Breakthrough Lower Body Plyometrics Program!

After eight weeks of training on this program you will find that you will move better as a runner and as a gym fanatic your stronger lower leg will give you more balance with your standing weights training.
When one takes a good hard look at sportsmen and women training in the gym, you will find that nearly all of their time is spend on upper body or (Upper) lower body exercises. This means that the chest, shoulders, hamstrings, glutes and quads get worked-over well. You will not find someone that goes to gym and trains his or her lower legs and feet exclusively. It always forms part of some program or circuit.

This area is seriously neglected. If you consider that you spend a lot of your time on your feet running, walking or just standing about, is it not time that you take a bit more care of your lower legs and feet?

I believe that of you take a bit of time out of your normal routine and spend it wisely on your lower legs and feet, you will gain plenty.


How Can I Make My Legs Stronger?

Plyometrics is a well known concept and practiced by many coaches and trainers. I further believe that plyometric jumps should not be done unless a sound lower base program has been followed. By doing this your lower legs will be stronger and you will be less injury prone.

This is a lower strengthening program done without weights, and your plyometric jumps will improve as you will be able to do more and at a higher intensity as your lower legs will be able to withstand the forces better. In the end you will become more powerful not only on the fields but you will feel the benefits in the gym as well.

Normal warm up routine to be done prior to this training session, with a bit more focus on the lower leg.


Sample Routine

If you have never done this type of work, start off on 15m and add 5m every 3 or 4 week. I will not exceed 30m per exercise.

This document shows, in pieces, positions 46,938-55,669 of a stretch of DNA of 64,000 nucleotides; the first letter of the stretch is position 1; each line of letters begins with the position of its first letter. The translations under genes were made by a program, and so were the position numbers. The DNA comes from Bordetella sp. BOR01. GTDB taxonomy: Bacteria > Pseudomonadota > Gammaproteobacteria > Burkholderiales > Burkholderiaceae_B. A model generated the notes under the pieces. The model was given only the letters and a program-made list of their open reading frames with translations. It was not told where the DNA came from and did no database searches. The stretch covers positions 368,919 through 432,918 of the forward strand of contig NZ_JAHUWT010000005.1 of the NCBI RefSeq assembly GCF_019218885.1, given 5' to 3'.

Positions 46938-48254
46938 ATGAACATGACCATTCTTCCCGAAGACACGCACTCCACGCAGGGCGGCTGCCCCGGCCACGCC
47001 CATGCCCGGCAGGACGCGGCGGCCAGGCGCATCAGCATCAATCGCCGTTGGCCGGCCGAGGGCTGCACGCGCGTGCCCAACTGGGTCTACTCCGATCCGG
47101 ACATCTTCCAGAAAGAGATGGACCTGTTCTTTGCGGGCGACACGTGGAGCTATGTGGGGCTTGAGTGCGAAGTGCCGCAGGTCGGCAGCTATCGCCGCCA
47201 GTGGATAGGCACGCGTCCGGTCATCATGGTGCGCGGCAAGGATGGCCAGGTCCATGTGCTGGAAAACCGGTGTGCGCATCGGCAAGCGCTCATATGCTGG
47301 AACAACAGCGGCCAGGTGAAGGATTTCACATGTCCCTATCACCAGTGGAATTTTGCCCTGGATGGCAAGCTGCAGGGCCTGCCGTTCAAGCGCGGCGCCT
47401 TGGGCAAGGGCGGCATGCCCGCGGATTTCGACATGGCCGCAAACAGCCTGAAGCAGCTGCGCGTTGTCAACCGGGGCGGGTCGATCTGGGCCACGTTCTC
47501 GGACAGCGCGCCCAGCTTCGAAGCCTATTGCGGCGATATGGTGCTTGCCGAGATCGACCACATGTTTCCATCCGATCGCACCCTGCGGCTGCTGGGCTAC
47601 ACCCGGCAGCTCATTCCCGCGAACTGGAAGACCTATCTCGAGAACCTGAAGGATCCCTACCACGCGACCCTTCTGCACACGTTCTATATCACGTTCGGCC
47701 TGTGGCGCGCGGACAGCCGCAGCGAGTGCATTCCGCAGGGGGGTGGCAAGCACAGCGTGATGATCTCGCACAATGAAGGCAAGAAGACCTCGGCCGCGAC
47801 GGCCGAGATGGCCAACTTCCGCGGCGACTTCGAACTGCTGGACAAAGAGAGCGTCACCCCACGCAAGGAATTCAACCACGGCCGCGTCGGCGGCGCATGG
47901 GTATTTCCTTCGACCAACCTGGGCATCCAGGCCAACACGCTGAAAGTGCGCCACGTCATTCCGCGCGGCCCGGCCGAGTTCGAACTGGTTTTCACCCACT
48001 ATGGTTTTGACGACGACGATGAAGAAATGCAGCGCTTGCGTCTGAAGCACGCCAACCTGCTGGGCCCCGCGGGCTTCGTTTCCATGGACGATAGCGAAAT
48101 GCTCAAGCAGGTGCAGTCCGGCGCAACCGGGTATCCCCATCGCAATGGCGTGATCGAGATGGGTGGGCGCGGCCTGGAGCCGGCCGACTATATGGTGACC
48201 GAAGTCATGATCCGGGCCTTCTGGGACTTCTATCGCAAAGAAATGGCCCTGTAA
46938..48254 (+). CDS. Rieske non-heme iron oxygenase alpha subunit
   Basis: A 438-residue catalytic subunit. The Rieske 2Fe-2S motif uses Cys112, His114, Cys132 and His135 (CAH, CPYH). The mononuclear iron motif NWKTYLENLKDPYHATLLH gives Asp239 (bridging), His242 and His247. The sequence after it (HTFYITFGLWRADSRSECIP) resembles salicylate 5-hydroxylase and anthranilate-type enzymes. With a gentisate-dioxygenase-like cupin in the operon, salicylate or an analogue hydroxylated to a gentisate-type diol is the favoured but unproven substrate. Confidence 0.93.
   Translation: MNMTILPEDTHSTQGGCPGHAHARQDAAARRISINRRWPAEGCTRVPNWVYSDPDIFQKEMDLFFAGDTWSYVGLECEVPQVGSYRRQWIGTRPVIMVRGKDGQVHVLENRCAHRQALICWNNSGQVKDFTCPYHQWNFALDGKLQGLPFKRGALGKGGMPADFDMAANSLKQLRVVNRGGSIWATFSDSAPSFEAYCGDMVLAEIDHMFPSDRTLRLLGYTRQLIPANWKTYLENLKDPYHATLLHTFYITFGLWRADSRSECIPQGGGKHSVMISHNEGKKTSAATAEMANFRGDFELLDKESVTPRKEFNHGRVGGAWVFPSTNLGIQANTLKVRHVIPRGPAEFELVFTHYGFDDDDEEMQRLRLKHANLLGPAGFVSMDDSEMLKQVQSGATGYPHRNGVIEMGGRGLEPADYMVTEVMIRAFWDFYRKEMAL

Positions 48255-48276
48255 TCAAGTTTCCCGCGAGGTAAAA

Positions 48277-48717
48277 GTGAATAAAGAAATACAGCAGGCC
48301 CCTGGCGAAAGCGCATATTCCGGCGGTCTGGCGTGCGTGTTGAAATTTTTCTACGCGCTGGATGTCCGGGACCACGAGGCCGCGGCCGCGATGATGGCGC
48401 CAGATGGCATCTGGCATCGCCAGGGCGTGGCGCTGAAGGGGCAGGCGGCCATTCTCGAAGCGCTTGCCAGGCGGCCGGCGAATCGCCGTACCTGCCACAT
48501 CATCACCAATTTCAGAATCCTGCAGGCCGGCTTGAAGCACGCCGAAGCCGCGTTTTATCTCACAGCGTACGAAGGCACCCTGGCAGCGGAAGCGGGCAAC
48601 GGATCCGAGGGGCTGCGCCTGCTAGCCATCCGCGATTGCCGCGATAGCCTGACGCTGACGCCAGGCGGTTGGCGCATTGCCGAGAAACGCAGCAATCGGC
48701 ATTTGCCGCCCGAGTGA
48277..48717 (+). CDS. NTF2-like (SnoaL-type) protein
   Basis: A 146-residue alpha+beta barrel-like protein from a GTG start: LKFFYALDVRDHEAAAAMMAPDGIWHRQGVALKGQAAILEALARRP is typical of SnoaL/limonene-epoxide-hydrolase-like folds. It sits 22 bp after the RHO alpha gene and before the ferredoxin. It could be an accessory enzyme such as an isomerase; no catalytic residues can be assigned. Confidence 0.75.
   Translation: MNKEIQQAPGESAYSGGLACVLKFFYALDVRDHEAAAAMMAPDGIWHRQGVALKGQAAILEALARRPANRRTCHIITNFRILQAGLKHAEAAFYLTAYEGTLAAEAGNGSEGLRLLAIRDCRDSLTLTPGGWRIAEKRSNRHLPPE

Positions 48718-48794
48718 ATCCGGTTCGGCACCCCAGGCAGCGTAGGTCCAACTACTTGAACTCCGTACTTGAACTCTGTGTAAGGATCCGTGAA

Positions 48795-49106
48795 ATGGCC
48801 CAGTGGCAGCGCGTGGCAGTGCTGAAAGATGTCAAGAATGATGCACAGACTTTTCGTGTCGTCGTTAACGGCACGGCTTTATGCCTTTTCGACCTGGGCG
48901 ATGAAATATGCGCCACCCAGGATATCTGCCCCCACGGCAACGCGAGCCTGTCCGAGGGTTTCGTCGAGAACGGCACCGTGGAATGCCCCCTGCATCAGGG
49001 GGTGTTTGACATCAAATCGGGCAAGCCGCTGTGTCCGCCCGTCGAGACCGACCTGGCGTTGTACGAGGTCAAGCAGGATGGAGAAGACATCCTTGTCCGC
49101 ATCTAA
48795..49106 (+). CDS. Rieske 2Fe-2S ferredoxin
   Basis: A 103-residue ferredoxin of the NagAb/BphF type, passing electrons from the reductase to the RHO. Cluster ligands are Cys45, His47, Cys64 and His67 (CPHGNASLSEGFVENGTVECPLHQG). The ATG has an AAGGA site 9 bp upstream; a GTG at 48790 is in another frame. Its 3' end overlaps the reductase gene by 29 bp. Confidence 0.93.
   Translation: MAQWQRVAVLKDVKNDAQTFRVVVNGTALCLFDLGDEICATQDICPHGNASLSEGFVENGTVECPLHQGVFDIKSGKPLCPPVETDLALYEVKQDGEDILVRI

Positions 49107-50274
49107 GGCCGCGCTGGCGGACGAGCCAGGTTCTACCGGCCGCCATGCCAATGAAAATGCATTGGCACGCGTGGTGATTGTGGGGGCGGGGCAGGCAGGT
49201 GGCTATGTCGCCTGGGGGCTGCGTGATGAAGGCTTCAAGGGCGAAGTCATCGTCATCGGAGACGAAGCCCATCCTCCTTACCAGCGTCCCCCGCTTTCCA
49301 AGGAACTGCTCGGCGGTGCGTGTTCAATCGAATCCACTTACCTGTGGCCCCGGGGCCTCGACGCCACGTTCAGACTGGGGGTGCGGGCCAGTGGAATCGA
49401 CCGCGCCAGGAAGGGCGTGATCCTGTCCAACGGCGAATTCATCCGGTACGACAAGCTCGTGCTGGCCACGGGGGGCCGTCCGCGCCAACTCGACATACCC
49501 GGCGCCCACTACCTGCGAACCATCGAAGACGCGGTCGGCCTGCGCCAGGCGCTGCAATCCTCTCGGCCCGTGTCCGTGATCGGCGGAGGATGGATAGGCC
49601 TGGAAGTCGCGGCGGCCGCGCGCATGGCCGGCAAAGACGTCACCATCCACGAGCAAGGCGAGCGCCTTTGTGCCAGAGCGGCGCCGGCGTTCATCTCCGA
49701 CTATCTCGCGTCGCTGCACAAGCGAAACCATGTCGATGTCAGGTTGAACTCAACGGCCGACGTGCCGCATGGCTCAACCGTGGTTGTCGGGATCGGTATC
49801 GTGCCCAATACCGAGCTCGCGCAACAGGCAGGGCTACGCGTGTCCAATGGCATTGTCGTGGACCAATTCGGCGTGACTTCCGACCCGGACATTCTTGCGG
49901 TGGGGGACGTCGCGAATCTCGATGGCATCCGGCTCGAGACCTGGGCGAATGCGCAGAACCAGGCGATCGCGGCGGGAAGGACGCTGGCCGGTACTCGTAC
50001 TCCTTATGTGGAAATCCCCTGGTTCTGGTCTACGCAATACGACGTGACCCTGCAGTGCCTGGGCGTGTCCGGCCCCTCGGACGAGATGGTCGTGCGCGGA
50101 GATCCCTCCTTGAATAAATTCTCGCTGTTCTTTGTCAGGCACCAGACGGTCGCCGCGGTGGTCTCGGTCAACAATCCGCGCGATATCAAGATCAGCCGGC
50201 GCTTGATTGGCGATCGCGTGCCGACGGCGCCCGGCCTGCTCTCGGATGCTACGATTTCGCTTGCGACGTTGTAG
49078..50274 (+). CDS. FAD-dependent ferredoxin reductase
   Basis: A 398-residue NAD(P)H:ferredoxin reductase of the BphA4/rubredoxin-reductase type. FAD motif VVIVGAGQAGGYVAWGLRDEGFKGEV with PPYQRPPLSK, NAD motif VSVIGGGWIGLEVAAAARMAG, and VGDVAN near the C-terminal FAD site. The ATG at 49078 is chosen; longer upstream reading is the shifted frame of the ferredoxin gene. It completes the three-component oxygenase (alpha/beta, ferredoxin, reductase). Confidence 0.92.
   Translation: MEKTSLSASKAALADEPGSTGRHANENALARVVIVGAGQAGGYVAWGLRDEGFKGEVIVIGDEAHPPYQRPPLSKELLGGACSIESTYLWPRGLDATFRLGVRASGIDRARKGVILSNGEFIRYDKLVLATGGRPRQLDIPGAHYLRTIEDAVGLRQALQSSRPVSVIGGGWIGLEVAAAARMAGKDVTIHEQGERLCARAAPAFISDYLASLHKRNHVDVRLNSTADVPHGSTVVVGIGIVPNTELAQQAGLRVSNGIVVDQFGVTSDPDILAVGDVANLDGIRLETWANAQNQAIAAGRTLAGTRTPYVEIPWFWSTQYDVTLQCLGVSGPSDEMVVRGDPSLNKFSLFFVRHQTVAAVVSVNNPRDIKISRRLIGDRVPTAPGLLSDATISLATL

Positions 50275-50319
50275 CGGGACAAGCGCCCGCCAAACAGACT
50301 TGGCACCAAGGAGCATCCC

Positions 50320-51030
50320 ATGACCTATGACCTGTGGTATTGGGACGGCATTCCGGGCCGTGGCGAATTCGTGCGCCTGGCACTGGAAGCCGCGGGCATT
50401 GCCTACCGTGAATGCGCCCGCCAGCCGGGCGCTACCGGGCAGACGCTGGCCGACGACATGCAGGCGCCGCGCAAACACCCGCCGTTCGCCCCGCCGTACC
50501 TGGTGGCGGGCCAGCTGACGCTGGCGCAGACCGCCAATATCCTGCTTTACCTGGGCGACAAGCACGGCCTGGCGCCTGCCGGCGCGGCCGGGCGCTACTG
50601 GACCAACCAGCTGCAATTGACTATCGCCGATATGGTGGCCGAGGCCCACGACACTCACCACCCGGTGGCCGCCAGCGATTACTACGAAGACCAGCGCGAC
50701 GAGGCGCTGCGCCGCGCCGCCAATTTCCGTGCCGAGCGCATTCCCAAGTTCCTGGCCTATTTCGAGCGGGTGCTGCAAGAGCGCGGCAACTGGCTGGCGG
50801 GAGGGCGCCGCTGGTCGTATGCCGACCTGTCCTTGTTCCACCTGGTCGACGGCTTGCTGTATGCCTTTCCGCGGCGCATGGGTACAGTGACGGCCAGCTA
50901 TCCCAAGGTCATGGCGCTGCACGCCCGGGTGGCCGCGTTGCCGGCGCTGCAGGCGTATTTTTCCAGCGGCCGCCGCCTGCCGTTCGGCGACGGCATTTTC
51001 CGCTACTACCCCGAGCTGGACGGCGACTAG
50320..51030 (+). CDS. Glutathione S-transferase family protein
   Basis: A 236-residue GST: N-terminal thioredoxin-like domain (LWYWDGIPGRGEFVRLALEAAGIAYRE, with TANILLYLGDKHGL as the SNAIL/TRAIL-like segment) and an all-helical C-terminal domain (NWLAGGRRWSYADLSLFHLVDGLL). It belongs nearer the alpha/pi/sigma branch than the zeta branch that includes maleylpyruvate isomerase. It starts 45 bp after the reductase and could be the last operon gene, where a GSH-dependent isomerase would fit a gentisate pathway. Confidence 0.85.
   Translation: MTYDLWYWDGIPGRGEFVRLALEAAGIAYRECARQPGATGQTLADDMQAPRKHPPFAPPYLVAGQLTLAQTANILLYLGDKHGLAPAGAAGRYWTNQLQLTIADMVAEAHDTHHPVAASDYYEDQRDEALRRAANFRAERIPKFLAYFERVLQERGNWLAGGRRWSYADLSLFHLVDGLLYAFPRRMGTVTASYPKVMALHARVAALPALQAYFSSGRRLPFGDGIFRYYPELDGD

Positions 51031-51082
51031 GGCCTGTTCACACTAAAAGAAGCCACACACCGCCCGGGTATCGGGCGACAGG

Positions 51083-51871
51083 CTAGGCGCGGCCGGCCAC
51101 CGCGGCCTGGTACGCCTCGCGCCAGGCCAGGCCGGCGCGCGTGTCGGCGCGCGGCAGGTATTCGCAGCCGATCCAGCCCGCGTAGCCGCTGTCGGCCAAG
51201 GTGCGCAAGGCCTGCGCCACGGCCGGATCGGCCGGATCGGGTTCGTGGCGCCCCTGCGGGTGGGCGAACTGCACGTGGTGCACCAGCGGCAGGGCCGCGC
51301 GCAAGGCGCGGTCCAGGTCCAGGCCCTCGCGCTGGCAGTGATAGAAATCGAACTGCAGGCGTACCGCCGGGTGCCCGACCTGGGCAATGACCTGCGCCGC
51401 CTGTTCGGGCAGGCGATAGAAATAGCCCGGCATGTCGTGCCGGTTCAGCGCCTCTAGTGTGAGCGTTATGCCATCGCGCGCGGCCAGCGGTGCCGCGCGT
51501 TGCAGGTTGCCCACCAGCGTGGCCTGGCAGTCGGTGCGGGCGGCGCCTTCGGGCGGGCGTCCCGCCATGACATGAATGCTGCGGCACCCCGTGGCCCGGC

Week 1 - 2: 2 sets per exercise
    Week 3 - 4: Add 5m or add 1 set per exercise
    Week 5 - 6: 3 to 4 sets per exercise and add 5 m to the distance
    Week 7 - : Just add distance until you've reached 30m.*

* I recommend not more than 3 sets per exercise.

Rest is normal walk back after every effort.


The Different Kinds Of Jumps

Note: Jumps should be done with a stiff knee as far as possible and every time your feet leave the ground, lift your toes up into the dorsi flexed position before you strike the ground again.

Forward Jumps

  1. 2-legged with small steps and feet facing forward.


  2. 2-legged with small steps and feet inverted or turned inward.


  3. 2-legged with small steps and feet turned outward or everted.


  4. 2-legged diamond jumps. (On your toes, with feet turned inward so that your toes touch. Jump forward and turn your feet outward so your heels touch still staying on your toes. Jump forward into the starting position.)

The same can be done backwards or with one leg.

Lateral Jumps

  1. 2-legged to the left and then to the right with feet facing forward.


  2. 2-legged with feet inverted in both directions.


  3. 2-legged with feet everted in both directions.


  4. 180-degree jumps in a lateral line. (Start of with feet facing forward. Jump up and to your left making a 180-degree turn and land facing in the opposite from what you started off. Next jump the same but turn to the right.) Continue with this until you reach the marked distance.


  5. One legged for the advanced athletes. Same jumps as in the lateral jumps but with one leg.

After eight weeks of training on this program you will find you will move better as a runner and as a gym fanatic your stronger lower leg will give you more balance with your standing weights training. This program will also help players in events where they are required to be agile or quick off the mark as in soccer, football, rugby, ext ...


About The Author

Les Archer - Speed and conditioning coach Cats super rugby and Lions rugby Track and field, sprints and jumps international coach +27 82 429 7310 or les@glru.co.za South Africa.

Thanks,